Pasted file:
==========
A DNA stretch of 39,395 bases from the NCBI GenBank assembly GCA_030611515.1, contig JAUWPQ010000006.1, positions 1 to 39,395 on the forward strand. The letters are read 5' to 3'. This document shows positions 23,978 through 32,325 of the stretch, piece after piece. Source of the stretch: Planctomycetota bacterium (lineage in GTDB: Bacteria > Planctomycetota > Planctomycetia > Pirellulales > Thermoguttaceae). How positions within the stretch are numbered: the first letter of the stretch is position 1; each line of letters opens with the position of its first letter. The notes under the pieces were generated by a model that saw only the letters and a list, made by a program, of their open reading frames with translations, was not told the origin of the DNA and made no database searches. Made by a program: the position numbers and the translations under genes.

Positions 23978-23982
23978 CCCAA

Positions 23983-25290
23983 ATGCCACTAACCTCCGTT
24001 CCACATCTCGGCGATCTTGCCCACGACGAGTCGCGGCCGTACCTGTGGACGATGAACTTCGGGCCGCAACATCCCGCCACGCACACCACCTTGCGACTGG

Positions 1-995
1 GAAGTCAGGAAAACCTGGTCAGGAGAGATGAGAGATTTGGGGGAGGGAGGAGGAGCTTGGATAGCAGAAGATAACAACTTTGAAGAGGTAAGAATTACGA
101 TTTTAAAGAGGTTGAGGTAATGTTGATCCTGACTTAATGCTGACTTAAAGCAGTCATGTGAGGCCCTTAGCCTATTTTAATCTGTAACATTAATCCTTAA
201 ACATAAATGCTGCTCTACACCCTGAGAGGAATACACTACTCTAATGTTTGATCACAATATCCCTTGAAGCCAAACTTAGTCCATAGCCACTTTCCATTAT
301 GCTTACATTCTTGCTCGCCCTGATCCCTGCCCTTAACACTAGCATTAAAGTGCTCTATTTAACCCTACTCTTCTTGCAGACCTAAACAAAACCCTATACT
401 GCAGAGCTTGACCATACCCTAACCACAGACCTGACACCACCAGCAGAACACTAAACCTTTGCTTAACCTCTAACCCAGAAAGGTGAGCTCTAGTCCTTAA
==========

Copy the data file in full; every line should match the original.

A DNA stretch of 39,395 bases from the NCBI GenBank assembly GCA_030611515.1, contig JAUWPQ010000006.1, positions 1 to 39,395 on the forward strand. The letters are read 5' to 3'. This document shows positions 23,978 through 32,325 of the stretch, piece after piece. Source of the stretch: Planctomycetota bacterium (lineage in GTDB: Bacteria > Planctomycetota > Planctomycetia > Pirellulales > Thermoguttaceae). How positions within the stretch are numbered: the first letter of the stretch is position 1; each line of letters opens with the position of its first letter. The notes under the pieces were generated by a model that saw only the letters and a list, made by a program, of their open reading frames with translations, was not told the origin of the DNA and made no database searches. Made by a program: the position numbers and the translations under genes.

Positions 23978-23982
23978 CCCAA

Positions 23983-25290
23983 ATGCCACTAACCTCCGTT
24001 CCACATCTCGGCGATCTTGCCCACGACGAGTCGCGGCCGTACCTGTGGACGATGAACTTCGGGCCGCAACATCCCGCCACGCACACCACCTTGCGACTGG

Positions 1-995
1 GAAGTCAGGAAAACCTGGTCAGGAGAGATGAGAGATTTGGGGGAGGGAGGAGGAGCTTGGATAGCAGAAGATAACAACTTTGAAGAGGTAAGAATTACGA
101 TTTTAAAGAGGTTGAGGTAATGTTGATCCTGACTTAATGCTGACTTAAAGCAGTCATGTGAGGCCCTTAGCCTATTTTAATCTGTAACATTAATCCTTAA
201 ACATAAATGCTGCTCTACACCCTGAGAGGAATACACTACTCTAATGTTTGATCACAATATCCCTTGAAGCCAAACTTAGTCCATAGCCACTTTCCATTAT
301 GCTTACATTCTTGCTCGCCCTGATCCCTGCCCTTAACACTAGCATTAAAGTGCTCTATTTAACCCTACTCTTCTTGCAGACCTAAACAAAACCCTATACT
401 GCAGAGCTTGACCATACCCTAACCACAGACCTGACACCACCAGCAGAACACTAAACCTTTGCTTAACCTCTAACCCAGAAAGGTGAGCTCTAGTCCTTAA